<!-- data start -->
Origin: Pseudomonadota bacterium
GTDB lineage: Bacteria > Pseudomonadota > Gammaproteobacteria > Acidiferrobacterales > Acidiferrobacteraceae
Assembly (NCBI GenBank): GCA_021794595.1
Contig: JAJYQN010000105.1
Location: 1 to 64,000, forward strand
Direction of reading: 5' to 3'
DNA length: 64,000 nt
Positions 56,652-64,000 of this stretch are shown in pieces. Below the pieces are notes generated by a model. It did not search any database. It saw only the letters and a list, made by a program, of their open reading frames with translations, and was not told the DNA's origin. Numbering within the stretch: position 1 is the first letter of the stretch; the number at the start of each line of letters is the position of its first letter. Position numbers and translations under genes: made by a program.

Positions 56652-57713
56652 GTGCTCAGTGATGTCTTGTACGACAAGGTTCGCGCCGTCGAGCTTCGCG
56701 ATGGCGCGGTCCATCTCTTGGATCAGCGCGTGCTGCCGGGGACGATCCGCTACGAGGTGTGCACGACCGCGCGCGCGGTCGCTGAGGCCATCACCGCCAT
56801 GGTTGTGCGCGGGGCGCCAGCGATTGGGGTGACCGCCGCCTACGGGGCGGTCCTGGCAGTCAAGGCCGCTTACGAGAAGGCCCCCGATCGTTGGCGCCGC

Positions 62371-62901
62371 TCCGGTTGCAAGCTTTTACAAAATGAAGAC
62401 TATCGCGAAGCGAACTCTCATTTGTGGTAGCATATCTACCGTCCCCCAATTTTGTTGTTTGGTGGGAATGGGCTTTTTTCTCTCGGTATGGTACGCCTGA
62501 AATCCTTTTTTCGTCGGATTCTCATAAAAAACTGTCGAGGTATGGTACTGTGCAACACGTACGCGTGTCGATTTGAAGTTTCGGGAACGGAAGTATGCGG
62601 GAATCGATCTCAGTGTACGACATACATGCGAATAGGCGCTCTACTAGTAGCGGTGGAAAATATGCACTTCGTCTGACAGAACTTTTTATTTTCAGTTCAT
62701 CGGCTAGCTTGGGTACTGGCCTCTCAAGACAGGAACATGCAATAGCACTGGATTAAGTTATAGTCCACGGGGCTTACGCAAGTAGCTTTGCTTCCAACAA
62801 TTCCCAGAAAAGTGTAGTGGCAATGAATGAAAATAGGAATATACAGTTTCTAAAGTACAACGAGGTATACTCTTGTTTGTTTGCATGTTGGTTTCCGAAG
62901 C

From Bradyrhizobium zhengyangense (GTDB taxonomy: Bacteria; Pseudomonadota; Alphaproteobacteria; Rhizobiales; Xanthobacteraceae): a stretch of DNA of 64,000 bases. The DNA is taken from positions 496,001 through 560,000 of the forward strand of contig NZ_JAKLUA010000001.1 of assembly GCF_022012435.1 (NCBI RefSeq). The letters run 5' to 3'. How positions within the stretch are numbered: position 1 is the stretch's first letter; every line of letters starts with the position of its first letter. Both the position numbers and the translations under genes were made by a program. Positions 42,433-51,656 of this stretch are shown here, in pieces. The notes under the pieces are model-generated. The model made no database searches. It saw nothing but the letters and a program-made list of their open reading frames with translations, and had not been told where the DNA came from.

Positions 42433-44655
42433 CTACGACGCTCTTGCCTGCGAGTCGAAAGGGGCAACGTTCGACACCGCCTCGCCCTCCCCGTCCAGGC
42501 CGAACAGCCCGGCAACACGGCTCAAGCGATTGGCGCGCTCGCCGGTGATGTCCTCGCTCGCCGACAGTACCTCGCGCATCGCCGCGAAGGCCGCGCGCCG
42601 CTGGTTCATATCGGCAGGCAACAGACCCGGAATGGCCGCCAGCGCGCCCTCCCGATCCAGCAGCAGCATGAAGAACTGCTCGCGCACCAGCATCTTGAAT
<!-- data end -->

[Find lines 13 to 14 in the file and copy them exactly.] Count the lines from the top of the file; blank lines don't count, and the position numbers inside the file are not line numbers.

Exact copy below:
Positions 62371-62901
62371 TCCGGTTGCAAGCTTTTACAAAATGAAGAC